First Time Mothers Need Special Attention
By Dr. Viveka Rannala, DVM
It’s almost breeding season again! It’s a time when foals dot the countryside and we can all daydream about their amazing future careers. Have you decided to breed a special mare for the first time? If so, there are several factors that can influence her chances of successfully delivering a foal next year.
A mare that has never had a foal before is called a “maiden mare”. Just like women, a mare is more fertile in her younger years. As a mare ages, the likelihood of her conceiving decreases. Even a mare in her early teenage years may have a hard time becoming pregnant. This does not mean that pregnancy is impossible, but it does mean more intensive management may be required.
Before investing time and effort into breeding your mare, a breeding soundness examination should be performed. The goal is to make sure the mare is healthy enough to carry a foal to term.
Responsible breeding includes consideration towards physical and behavioral traits of your mare, as certain traits are genetic and can be passed on to her offspring. Reproductive conformation needs to be considered as well, as it can greatly affect the chances of a mare becoming pregnant and maintaining a pregnancy.
Examination of her reproductive system will vary based on your mare’s needs and a thorough discussion with your veterinarian. Examination may include:
- Rectal palpation and ultrasound to examine the ovaries and uterus and determine stage of heat cycle.
- Endometrial biopsy to obtain a sample that will be graded on degree of degeneration and fibrosis, which correlates to a percentage likelihood of carrying a foal to term.
- Cytology and culture to determine if inflammation or infection is present and guide any treatment, if necessary.
In Washington, breeding season naturally takes place between April and September. It is best to examine your mare near the beginning of breeding season, as this leaves time for multiple attempts at pregnancy in case she does not conceive easily.
Unsurprisingly, the stallion plays an important role in pregnancy. There are several important aspects to consider:
- Method of breeding: live cover versus artificial insemination (AI)
- Stallion schedules: If using AI, what days do they collect the stallion and what days will they ship?
- What the stud fee includes: Do you have a live foal guarantee? If you need to breed your mare more than once in the season, is there an additional cost?
It’s important to read the stallion contract carefully and clarify any questions you may have before signing it.
Your mare will only be fertile and receptive to breeding for a small window of time every 21 days. If you are choosing artificial insemination or breeding to a popular stallion, timing is crucial. It will likely require multiple veterinary visits in order to determine appropriate time to breed and to allow for the best chances for conception.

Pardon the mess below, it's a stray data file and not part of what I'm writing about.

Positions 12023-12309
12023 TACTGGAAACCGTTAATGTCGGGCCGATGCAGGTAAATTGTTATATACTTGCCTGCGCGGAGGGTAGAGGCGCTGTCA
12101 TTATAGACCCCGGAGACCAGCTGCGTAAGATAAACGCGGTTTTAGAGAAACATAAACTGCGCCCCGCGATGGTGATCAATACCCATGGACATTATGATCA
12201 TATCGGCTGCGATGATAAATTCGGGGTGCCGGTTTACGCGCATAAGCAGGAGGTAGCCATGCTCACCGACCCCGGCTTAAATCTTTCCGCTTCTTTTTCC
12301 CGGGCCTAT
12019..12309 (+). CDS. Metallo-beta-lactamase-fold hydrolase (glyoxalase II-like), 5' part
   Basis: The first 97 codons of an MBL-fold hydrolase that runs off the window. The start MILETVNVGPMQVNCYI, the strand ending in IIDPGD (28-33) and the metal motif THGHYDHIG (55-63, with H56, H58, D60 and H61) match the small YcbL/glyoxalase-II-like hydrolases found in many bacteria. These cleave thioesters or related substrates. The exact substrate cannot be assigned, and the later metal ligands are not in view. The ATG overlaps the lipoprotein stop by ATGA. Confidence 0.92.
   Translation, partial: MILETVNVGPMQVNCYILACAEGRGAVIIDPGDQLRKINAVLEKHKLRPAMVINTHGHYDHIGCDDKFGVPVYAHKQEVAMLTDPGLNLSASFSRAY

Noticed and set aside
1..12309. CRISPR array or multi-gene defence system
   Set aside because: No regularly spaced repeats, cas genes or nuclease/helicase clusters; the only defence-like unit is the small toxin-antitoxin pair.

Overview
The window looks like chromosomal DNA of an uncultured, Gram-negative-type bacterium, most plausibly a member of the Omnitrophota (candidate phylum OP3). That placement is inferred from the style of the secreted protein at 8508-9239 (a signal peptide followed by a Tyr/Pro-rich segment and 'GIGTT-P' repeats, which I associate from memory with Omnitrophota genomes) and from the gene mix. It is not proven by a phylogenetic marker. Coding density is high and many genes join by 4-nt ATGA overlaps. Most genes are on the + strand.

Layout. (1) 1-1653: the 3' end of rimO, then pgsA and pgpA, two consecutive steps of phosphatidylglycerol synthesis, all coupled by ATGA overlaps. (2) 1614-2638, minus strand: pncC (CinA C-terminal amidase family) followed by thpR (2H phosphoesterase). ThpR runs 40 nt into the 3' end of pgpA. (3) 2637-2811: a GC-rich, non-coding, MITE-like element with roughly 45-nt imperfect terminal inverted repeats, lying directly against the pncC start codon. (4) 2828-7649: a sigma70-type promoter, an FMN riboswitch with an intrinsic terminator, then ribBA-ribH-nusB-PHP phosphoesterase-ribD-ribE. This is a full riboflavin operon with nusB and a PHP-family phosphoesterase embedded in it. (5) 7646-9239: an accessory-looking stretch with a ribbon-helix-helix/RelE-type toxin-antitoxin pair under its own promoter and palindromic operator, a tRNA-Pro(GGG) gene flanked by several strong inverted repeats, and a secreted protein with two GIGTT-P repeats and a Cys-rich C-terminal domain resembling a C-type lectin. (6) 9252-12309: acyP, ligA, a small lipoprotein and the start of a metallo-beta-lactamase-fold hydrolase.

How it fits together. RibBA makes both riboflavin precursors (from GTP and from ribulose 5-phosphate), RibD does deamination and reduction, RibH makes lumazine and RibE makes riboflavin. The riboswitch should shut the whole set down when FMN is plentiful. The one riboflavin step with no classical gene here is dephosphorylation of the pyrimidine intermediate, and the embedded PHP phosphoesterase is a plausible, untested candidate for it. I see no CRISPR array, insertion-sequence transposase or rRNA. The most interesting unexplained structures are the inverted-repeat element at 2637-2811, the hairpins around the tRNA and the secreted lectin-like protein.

Once the mare has been successfully bred at the right time, the hard work isn’t over. There is no reliable blood test for early pregnancy in horses. An ultrasound examination at 11-14 days after ovulation is advised to confirm pregnancy. It is also important to identify twin pregnancies. Twins in horses rarely survive and put the mare in danger. An additional ultrasound is recommended at 30 and 60 days gestation, as horses are known to experience early loss of pregnancy.
During pregnancy, alterations will need to be made to key aspects of normal management, including vaccination schedules and nutrition. It is also important to consider how birth may affect your mare. Problems during foaling can be life-threatening and it is vital to ensure you have proper facilities and ability to monitor her closely.
The path to successful pregnancy can take time, money, persistence, and a little luck. It is important to have a thorough discussion with your veterinarian before breeding your mare.
Lastly, take the time to consider the big picture and remember that there are many horses in the world that are in need of homes and many foals that end up unwanted as adults. Be sure to have a plan for your intended foal in the years to come.
Viveka Rannala, DVM, born and raised in Canada, decided she was to become a veterinarian at the age of four. Following graduation from the Ontario Veterinary College in 2017, she completed an internship at Peninsula Equine Medical Center in Menlo Park, CA. Since then, she has moved closer to home and joined the team at Northwest Veterinary Clinic of Stanwood working exclusively with horses. She is a member of the AAEP, AVMA, and WSVMA.